Wednesday, April 4, 2012

Reading and Writing Negative Reviews

Recently I've been considering whether I want to do more with my Goodreads account. I made one a while ago for better access to some of the features, but I haven't added any books or friends because I'm not sure how, or if, I'd rate and review books.

The main reason is because I'm nervous about writing negative reviews and giving less-than-glowing ratings. Sure, I'm incredibly grateful for other people's negative reviews, since they can:
  • help me avoid books with elements I know I won't like
  • temper expectations for hyped books
  • make me feel less alone in my dislike of certain books
  • inspire me to read more critically
  • educate me on issues in literature
  • remind me that taste is totally subjective
  • make positive reviews more meaningful
  • provide lots of entertainment (ok, I admit it's a guilty pleasure of mine!)

Still, I'm not sure if I'm brave enough to write them myself. Here's a few obstacles I can think of:

1. Don't want to hurt the author's feelings
I know you worked that that book forever and totally poured your heart into it, but, no offence, I thought it was terrible.

This is really for my own peace of mind, since I have no idea which authors read their negative reviews and which don't, and anyway mine won't be the only negative review out there. But if I publish a negative review there's always the chance the author might come across it, and imagining it makes me feel kind of guilty because it's not like I would write a negative review to hurt an author on purpose but she would probably still be hurt, you know?

This is especially terrible when you "know" the author. I hate that feeling when I read a book by a writer whose blog/tweets I enjoy, only to INTENSELY DISLIKE said book. It's so awkward and makes me vaguely uncomfortable, and putting my dislike for it out on the Internet for everyone to see would just intensify that feeling.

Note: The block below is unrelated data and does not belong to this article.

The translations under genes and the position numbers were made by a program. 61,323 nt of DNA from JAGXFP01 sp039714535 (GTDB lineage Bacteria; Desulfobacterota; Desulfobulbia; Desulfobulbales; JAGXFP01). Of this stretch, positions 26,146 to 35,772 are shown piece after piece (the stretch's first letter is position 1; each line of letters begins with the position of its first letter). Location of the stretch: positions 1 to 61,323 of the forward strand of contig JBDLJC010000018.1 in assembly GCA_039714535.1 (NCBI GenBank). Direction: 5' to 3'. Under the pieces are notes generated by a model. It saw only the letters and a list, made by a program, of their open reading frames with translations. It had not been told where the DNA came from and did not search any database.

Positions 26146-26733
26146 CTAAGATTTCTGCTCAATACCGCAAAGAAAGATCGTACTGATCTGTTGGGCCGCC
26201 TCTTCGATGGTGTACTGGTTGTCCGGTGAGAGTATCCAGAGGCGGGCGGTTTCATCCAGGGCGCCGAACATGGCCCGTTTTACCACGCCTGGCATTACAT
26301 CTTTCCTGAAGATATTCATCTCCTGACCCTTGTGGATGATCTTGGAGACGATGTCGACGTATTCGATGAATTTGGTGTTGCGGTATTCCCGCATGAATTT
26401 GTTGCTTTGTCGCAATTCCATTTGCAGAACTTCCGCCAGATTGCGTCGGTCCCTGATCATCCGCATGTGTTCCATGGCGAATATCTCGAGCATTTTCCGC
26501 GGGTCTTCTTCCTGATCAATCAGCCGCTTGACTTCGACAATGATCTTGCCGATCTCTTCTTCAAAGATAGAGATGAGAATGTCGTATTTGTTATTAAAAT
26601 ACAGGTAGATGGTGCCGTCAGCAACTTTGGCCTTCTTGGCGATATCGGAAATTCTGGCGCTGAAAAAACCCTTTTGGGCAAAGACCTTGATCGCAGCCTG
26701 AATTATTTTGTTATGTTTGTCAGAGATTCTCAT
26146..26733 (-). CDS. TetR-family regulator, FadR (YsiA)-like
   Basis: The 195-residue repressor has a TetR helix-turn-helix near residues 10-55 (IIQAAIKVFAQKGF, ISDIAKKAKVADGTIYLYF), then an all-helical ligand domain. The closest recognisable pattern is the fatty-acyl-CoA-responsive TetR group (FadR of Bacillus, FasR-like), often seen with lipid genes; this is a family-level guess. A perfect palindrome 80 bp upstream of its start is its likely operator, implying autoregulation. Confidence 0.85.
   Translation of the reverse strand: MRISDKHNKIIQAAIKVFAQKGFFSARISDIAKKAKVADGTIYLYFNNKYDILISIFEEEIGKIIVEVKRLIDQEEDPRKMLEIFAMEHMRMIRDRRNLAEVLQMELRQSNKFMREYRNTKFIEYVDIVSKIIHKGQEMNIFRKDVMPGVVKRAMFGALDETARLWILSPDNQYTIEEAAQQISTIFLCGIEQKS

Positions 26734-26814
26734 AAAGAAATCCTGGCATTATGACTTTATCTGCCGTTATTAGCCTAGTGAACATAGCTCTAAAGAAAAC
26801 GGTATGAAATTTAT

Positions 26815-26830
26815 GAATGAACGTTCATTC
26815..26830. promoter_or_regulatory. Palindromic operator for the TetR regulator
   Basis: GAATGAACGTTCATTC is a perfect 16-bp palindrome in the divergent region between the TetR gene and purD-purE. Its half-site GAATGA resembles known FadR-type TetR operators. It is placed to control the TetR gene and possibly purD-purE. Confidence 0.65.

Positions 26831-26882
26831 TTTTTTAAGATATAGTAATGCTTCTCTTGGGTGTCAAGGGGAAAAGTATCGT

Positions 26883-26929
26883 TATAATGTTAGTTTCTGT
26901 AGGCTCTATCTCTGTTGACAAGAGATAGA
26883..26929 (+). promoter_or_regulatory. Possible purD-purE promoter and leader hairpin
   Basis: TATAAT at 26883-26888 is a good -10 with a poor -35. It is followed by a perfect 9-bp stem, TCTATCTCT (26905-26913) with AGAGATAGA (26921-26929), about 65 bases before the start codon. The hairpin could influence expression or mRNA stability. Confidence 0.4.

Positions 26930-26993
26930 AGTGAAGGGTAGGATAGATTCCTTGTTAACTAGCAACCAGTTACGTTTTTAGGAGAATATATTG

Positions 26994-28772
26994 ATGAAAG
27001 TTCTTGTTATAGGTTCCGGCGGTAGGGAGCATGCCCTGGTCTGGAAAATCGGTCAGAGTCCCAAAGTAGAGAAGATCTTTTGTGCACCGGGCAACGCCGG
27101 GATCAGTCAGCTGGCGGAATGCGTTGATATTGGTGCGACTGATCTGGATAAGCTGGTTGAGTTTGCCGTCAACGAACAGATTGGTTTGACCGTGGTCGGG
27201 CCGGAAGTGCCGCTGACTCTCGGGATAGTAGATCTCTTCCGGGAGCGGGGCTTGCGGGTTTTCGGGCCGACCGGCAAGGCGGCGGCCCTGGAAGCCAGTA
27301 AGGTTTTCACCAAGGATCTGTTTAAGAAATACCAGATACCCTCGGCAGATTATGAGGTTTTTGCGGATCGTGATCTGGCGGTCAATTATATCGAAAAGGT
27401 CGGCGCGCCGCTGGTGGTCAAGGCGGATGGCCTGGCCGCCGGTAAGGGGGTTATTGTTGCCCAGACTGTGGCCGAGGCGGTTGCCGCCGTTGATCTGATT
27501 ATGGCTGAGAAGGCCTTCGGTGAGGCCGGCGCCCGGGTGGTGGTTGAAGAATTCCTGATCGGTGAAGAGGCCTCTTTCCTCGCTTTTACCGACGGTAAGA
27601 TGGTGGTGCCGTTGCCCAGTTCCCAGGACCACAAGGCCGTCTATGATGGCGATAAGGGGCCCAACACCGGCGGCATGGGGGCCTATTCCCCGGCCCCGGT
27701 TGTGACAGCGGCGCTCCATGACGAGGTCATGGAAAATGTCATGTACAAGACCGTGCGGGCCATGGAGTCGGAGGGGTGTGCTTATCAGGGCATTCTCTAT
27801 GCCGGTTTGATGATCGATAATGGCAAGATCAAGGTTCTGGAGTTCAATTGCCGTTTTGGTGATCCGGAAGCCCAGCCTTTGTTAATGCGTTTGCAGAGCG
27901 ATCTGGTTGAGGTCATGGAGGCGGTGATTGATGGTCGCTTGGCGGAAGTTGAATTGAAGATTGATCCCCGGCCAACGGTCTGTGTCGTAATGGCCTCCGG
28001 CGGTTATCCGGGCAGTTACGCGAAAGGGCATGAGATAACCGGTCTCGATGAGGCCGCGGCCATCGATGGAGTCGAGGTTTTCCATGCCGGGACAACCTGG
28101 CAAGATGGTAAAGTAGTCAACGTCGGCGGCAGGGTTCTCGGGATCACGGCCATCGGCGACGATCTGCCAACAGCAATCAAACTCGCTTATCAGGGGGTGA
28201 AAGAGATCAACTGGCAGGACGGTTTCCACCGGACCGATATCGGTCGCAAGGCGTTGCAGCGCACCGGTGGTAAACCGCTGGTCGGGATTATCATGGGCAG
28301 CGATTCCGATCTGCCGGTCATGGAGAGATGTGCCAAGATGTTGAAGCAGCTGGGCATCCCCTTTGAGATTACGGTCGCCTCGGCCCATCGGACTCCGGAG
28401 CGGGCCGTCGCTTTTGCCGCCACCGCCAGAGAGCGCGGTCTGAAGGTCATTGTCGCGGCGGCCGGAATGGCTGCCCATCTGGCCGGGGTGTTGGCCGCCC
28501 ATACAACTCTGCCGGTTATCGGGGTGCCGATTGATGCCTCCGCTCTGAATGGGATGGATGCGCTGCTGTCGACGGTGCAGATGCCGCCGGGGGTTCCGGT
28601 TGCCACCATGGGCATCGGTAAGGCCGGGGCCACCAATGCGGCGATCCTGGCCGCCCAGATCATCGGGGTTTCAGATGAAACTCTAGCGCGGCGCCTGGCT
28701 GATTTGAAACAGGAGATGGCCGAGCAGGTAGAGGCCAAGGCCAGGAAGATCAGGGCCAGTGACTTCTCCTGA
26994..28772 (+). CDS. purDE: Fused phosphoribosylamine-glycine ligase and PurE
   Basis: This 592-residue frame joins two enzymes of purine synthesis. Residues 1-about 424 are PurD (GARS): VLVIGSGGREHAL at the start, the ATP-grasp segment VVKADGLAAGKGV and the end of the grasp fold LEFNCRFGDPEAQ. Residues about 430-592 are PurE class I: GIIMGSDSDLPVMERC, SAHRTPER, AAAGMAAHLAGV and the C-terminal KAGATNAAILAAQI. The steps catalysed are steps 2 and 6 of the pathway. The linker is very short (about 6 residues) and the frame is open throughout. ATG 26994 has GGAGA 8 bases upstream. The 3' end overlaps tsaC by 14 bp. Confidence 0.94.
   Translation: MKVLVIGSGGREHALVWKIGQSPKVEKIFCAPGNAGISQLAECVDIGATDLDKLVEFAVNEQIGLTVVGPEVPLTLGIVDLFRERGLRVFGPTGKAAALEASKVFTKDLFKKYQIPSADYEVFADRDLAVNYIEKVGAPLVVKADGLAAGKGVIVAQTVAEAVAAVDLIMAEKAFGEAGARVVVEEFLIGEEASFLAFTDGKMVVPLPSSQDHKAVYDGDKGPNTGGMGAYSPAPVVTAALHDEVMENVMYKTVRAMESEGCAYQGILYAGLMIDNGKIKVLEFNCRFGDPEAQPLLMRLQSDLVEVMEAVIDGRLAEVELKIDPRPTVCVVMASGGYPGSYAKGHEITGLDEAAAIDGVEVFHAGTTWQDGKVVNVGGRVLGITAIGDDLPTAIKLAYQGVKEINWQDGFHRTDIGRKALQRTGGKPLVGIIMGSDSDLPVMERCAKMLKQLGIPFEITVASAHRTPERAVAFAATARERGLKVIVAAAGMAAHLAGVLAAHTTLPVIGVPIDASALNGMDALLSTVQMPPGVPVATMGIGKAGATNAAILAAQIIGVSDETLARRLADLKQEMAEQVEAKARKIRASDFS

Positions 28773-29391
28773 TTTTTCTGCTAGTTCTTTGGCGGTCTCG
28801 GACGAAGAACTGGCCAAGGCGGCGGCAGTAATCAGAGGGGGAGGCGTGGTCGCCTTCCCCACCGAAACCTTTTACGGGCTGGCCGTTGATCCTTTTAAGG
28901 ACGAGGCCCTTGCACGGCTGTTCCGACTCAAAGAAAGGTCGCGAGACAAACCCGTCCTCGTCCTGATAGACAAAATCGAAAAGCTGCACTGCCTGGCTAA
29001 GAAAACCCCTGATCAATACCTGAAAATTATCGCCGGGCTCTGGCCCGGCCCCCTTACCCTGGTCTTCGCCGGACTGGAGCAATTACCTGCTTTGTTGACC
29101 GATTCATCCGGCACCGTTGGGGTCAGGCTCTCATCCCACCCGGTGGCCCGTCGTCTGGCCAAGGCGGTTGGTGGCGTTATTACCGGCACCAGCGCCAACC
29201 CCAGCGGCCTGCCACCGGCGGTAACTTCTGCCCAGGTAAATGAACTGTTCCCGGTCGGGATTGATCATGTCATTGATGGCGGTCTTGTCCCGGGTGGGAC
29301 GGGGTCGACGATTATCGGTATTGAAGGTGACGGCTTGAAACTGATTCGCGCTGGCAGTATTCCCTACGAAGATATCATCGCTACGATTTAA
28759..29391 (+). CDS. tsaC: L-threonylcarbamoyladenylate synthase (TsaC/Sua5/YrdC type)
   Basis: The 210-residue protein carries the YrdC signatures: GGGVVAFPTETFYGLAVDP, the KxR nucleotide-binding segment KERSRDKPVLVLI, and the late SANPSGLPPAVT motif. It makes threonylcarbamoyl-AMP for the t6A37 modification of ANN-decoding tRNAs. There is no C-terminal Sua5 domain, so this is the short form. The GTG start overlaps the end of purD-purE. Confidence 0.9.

2. Desire to be (or be seen as) a nice, positive person
I'm a NICE PERSON, dammit! Only unicorns and rainbows and sparkles allowed!

So I'm not really one of those "if you have nothing nice to say, keep your mouth shut" people, but at the same time I can totally understand the desire to not be or be seen as a jerk by keeping public criticisms of other people's work to a minimum. Also, some people are committed to positivity and prefer not dwell on negative experiences (e.g. a book they didn't like) by spending time and effort writing about how awful the book was. Plus, people might like you more if they know you only say nice things about others and so don't have to worry about getting on the wrong side of your snarkbazooka someday.

3. Karma
Ok, whoever's keeping track, I've written ZERO negative reviews in my entire life so I'm owed a little consideration when my book comes out, right?!

I can see how the concept of karma would affect someone's decision about writing negative reviews, even if I'm not a big believe in karma myself. Some people are strongly affected by criticism themselves and so, out of consideration to other people's feelings, refrain from posting critical reviews online, hoping that spreading a little goodwill will make a difference. For some, it's just the right thing to do.

4. Avoid backlash from fans or authors
How dare you dislike the best book of all time! You clearly misread the book and failed to appreciate its brilliance due to your inherent stupidity.

Sometimes readers take it personally if you criticize a book they like, since it can be seen as a direct criticism of their taste in books. People might even attempt to tear you down for daring to write about their favorite writers in a negative light. And if you're really unlucky, you might even hear from an angry author. Yeah, not fun.

5. Career considerations
I don't know why so many people buy your books, which are clearly awful, but I'm really desperate for a blurb by someone other than my mom.